Zippo attempts to reengage youth with mobile and social campaigns
Lighter company Zippo is turning to social networking to reconnect with younger consumers who are increasingly smoking less.
ShareThePain.com and its counterpart #ShareThePain, which launched last week, is a virtual support system through which consumers can interact with the brand by reading and sharing stories related to Zippo lighters that they have lost. The strategy is based on a lost-items study conducted by the company in January that spanned across ten countries and concluded that 68 percent of owners around the world have misplaced their iconic flip-top Zippo lighter.
?Through the years we have made strong efforts to stay relevant to influential younger audiences who see Zippo more as a lifestyle brand?, said Brent Tyler, global brand manager at Zippo, Bradford, PA.
?We?re constantly working to keep younger consumers engaged by tapping into their passion points via social media, mobile, music and design. We want to be involved with our consumer in a way that means something to them," he said.
After more than 80 years and 500 million lighters manufactured, Zippo is exploring ways to diversify while still preserving the core values of the brand: Quality, durability and ruggedness.
After receiving thousands of messages from distraught owners of lost lighters, Zippo launched the Web site www.ShareThePain.com for communal support and success story sharing.
Share the pain ad
?Zippo as a brand has many enthusiasts,? Mr. Tyler said. ?ShareThePain.com and our social media channels help us further drive conversation and engage with our consumers on an emotional level."
?It also shows future consumers the strong bond that exists between owners and their lighters, and that bond is a great selling tool,? he said.
On average, Americans will spend 54,180 minutes, or 903 hours over the course of their life searching for lost belongings, assuming the average lifespan of around 78 years, according to Zippo.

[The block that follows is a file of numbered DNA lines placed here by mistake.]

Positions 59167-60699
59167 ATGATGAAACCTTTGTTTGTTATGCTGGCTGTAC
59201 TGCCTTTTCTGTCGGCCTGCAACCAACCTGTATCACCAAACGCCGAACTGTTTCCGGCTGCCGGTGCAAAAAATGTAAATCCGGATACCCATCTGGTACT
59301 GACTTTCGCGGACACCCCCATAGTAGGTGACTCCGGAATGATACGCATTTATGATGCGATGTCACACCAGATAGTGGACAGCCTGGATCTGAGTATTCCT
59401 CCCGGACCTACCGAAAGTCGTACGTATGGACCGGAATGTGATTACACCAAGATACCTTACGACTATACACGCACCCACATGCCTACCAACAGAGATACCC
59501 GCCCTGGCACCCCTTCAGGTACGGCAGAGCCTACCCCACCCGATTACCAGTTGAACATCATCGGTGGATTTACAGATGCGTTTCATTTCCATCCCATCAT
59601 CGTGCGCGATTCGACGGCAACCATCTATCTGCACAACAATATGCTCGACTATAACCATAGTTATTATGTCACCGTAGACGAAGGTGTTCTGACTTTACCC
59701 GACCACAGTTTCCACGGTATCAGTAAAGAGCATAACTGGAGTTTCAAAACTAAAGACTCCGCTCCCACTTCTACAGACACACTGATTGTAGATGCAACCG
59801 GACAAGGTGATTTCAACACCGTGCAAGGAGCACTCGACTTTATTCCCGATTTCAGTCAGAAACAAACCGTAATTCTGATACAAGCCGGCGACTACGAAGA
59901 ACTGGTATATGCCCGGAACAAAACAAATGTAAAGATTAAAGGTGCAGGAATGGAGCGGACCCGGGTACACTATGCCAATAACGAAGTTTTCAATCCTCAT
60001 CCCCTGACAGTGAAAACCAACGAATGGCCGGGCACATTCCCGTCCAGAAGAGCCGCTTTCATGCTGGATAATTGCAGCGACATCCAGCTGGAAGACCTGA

Of the respondents who owned and then lost a Zippo lighter, nearly 20 percent said they were ?devastated? upon realizing their lighter was lost.
The 82-year-old company in return launched the social site to encourage forlorn owners to #ShareThePain.
The campaign combines matter-of-fact messages and heartfelt notes with the goal of providing a twist of jocularity and group therapy.
?For Zippo, it furthers our investment in consumer insight,? Mr. Tyler said. ?Research and listening to our consumers goes into every business decision we make, from what new products we decide to release to how we market them.
?ShareThePain brings us even closer to our consumers? needs and desires,? he said.
?This program will showcase impactful lost Zippo stories from around the world, but also provides us with real-time consumer research.?
The site?s splash page video introduces the character Jax McFlame, who plays a ?grief counselor," as he walks over coals, eats poisonous spiders, walks through a frontal ninja assault, sucks the venom from a snake bite and swallows it.
He only screams in sorrow when, as natives are lighting him on fire, he realizes that they are doing it with what was formerly his Zippo.
While Jax fits the psychographic of the Zippo consumer, he really serves as a conversation piece for Zippo to participate with its core audience of 18- to 34-year-old males.
The official #ShareThePain video campaign
Recreating a brand
The social campaign is one element of a broader strategy to redefine the brand.
Although the company has already weathered the anti-tobacco movement, airline regulations that for years after September 11 kept lighters off planes and floods of knockoffs from China, Zippo admitted in 2013 that the company need to diversify its product line to remain strong, as a significant decrease in consumer smoking habits is apparent.
The challenge? Successfully launching new products where Zippo the brand is not necessarily Zippo, the wind-proof pocket lighter.
The company has begun strategizing by testing new products in overseas markets, which account for 60 percent of its sales in more than 160 countries.
The most receptive consumers to varied Zippo products are in China, which represent 10 percent of business, and where 90 percent of brand recognition is not bolstered by a flame.
The U.S. consumer is the most reserved, very much focused on Zippo as the lighter company.
The brand wants to recreate Zippo?s domestic image, and hopes trials overseas will bring more openness back home.
The new product expansion includes fragrance, watches, clothing and more.
The Zippo Encore Program in the U.S. is a co-promotion with local media and Zippo products.
Using events as campaign opportunities, Zippo?s participation in concert settings gives it more to talk about than just its products.
?Zippo?s music marketing program ? Zippo Encore ? highlights our rich heritage in music and art through unique on-site festival activations, contests and impactful programs that engage fans both online and off,? Mr. Tyler said.
Zippo Encore Facebook promotion
?Through our Virtual Zippo Lighter app and our partnership with Bandsintown, we can engage with concert-goers during live music events, bringing the same look and feel of Zippo?s iconic lighter to mobile devices.?
Michelle is editorial assistant on Mobile Marketer